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Krieger
August 8th 2005, 05:44 PM
Hello,

I'm going through the Bayesian Analysis portion of Mahler's Study Notes, and I'm stalled on this example.

"Assume there are a total of 100 multi-sided dice of which 60 are 4-sided, 30 are 6-sided and 10 are 8-sided."

The n-sided die is numbered from 1 to n. Your friend picks a die randomly and rolls a 3. You are to calculate the expected roll of the next die, given the first roll is 3, i.e. calculate E(second roll | first roll = 3).

Mahler computes * = P(picking n-sided die | first roll = 3) for n=4,6,8, using Bayes Theorem. He also computes ** =E(second roll | picking n-sided die), easily enough by the definition of expectation.
He multiplied * by ** for each of the n values and sums them to get the desired quantity of E[second roll | first roll = 3).

Can somebody explain to me how this is an application of Bayes Theorem for Total Probability. I don't understand how multiplying * and ** and summing the results would get what we want.

Thanks

wat
August 8th 2005, 06:42 PM
Hello,

I'm going through the Bayesian Analysis portion of Mahler's Study Notes, and I'm stalled on this example.

"Assume there are a total of 100 multi-sided dice of which 60 are 4-sided, 30 are 6-sided and 10 are 8-sided."

The n-sided die is numbered from 1 to n. Your friend picks a die randomly and rolls a 3. You are to calculate the expected roll of the next die, given the first roll is 3, i.e. calculate E(second roll | first roll = 3).

Mahler computes * = P(picking n-sided die | first roll = 3) for n=4,6,8, using Bayes Theorem. He also computes ** =E(second roll | picking n-sided die), easily enough by the definition of expectation.
He multiplied * by ** for each of the n values and sums them to get the desired quantity of E[second roll | first roll = 3).

Can somebody explain to me how this is an application of Bayes Theorem for Total Probability. I don't understand how multiplying * and ** and summing the results would get what we want.

Thanks

Well, there's two parts you need to consider, then.

First, think about the * times the ** part. What is that calculating? Essentially it's a conditional expectation - what's the expected value of the second roll, given that you've picked a certain die? The reason why it's a Bayesian application is because Bayes Theorem applies to using results to calculate the expected value. You're given that the first roll was a 3. Use that information to calculate the expected value. Maybe the number is different than if you hadn't rolled the first dice at all and just wanted to calculate the a priori expected value. Consider this example, though: suppose the first roll was a 5. Then, the numbers change. Why? Well, you know you can't have the 4-sided die, so the probability of rolling a 5 given a 4-sided die = 0. So, you don't need to factor in the expected value of the 4-sided die in your final results.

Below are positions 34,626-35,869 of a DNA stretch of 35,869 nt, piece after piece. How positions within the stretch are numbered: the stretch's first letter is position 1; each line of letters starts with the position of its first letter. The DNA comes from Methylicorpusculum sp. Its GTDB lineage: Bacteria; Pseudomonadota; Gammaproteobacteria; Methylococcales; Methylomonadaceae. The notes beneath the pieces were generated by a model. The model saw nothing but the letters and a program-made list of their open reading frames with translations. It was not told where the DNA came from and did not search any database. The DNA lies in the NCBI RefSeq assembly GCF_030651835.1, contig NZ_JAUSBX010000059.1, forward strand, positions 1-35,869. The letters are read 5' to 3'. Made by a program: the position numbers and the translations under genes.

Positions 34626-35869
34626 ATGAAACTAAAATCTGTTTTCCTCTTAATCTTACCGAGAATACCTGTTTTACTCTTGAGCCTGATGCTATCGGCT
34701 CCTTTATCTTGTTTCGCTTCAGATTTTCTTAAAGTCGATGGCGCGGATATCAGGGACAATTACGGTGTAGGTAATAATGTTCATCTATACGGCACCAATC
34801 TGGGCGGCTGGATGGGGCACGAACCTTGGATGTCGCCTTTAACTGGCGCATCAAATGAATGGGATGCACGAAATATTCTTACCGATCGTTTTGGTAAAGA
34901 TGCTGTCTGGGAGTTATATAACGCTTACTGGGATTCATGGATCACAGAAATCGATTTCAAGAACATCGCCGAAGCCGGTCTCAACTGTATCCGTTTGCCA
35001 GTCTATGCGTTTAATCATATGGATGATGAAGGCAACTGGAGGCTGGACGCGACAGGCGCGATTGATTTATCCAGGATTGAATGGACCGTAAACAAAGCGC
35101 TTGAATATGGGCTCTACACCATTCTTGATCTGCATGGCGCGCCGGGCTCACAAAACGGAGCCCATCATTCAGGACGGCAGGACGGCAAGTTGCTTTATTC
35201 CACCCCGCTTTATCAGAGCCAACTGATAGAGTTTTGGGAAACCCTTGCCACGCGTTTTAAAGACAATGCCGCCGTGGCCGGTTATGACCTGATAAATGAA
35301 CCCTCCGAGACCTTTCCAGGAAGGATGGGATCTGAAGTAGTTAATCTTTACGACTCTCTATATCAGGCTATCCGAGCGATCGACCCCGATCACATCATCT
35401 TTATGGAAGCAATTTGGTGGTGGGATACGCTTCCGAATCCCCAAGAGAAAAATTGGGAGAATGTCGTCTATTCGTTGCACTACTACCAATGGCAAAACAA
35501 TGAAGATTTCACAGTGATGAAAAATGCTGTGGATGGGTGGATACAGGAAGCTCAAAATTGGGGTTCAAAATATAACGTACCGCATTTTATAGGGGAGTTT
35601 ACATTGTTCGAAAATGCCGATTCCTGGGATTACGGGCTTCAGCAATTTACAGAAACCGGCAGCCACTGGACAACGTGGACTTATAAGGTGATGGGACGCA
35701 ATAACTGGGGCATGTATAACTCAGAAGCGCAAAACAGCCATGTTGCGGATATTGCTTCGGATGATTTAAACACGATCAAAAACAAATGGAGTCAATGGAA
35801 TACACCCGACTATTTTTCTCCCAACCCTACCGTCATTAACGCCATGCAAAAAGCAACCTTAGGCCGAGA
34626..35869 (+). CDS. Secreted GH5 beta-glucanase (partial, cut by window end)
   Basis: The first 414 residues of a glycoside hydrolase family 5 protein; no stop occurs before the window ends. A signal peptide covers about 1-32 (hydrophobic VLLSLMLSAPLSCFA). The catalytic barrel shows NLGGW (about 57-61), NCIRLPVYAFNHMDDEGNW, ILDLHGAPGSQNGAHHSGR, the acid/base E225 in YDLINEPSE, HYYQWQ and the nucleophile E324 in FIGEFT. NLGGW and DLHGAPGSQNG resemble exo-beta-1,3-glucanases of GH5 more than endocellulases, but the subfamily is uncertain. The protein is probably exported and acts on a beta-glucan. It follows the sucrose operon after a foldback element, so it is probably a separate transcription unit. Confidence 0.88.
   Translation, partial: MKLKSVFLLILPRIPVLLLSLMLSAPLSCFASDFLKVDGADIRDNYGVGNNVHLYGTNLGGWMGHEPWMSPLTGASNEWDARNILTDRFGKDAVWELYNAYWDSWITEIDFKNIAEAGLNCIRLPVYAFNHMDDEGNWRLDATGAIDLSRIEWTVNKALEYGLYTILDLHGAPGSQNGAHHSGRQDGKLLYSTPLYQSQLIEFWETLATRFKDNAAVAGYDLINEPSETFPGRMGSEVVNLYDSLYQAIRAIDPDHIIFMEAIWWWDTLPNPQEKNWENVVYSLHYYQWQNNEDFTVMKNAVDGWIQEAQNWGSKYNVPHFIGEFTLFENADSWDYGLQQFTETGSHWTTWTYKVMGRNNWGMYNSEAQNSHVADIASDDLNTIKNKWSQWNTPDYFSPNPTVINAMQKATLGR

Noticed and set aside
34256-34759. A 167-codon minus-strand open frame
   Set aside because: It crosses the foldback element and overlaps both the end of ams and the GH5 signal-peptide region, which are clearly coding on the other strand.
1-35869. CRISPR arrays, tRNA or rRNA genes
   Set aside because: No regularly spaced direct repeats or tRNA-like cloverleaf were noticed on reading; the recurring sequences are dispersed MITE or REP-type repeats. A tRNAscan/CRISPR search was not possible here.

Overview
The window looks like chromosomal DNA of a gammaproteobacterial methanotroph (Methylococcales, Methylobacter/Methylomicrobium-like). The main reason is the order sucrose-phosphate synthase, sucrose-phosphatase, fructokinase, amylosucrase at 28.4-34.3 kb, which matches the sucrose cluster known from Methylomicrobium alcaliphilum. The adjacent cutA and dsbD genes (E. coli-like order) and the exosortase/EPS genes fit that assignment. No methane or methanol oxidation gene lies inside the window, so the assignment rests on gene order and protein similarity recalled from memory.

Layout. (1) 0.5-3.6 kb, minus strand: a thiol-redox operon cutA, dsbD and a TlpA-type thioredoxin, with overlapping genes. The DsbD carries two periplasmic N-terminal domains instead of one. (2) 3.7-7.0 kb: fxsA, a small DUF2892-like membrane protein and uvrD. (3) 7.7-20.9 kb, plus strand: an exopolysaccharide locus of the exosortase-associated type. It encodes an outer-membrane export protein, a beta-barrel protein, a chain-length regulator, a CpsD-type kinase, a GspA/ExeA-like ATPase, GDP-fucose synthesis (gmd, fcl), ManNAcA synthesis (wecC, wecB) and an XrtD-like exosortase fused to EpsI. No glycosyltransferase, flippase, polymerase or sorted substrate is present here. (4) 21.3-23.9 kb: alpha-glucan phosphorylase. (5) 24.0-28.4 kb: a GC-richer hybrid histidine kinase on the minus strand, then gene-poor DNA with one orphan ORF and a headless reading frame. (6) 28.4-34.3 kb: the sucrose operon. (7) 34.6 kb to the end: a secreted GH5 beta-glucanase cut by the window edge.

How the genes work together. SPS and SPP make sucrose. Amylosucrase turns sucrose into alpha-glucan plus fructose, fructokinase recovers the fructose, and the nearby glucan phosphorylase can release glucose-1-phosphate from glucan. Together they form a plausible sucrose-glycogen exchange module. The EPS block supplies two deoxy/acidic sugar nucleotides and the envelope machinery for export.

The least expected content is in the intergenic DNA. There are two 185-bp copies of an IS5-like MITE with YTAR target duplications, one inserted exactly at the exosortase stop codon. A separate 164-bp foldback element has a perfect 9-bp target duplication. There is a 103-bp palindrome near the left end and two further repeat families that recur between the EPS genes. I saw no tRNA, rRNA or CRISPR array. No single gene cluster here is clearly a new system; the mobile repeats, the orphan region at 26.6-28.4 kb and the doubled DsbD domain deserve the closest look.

The second part is the easy one - the summing of the expected values. Essentially, you're just finding the expected values if you have a 4-sided, 6-sided or 8-sided die, and summing those 3 values together for a total expected value.

Krieger
August 8th 2005, 07:27 PM
Well, there's two parts you need to consider, then.

First, think about the * times the ** part. What is that calculating? Essentially it's a conditional expectation - what's the expected value of the second roll, given that you've picked a certain die? The reason why it's a Bayesian application is because Bayes Theorem applies to using results to calculate the expected value. You're given that the first roll was a 3. Use that information to calculate the expected value. Maybe the number is different than if you hadn't rolled the first dice at all and just wanted to calculate the a priori expected value. Consider this example, though: suppose the first roll was a 5. Then, the numbers change. Why? Well, you know you can't have the 4-sided die, so the probability of rolling a 5 given a 4-sided die = 0. So, you don't need to factor in the expected value of the 4-sided die in your final results.

The second part is the easy one - the summing of the expected values. Essentially, you're just finding the expected values if you have a 4-sided, 6-sided or 8-sided die, and summing those 3 values together for a total expected value.

If we want E(second roll | first roll is 3) we would need to compute
sum {possible values of second roll * P(possible value | first roll is 3)}. I don't see how this is equivalent to sum{ E(possible value of second roll | chosen die) * P(chosen die | first roll is 3)}. I tried expanding the conditional probabilities to work from one equation to the other to prove equivalence, but I hit a dead end. :-(

wat
August 8th 2005, 08:01 PM
If we want E(second roll | first roll is 3) we would need to compute
sum {possible values of second roll * P(possible value | first roll is 3)}. I don't see how this is equivalent to sum{ E(possible value of second roll | chosen die) * P(chosen die | first roll is 3)}. I tried expanding the conditional probabilities to work from one equation to the other to prove equivalence, but I hit a dead end. :-(

Right, but given that your first roll is a 3, how do you know which die you rolled? The whole idea is to figure out which die you're using, given that you've rolled a 3.

I guess another way to express what the problem solution writes is:

SUM { possible values of second roll * P(possible values of second roll | n-sided die) * P(n-sided die | first roll = 3) }

= SUM { E(possible values of second roll | n-sided die) * P(n-sided die | first roll = 3) }

Krieger
August 8th 2005, 10:00 PM
Interestingly enough, Loss Models clarified this for me. But is it true that for events A,B,C, that P(A|C) P(C|B) = P(A|B) ?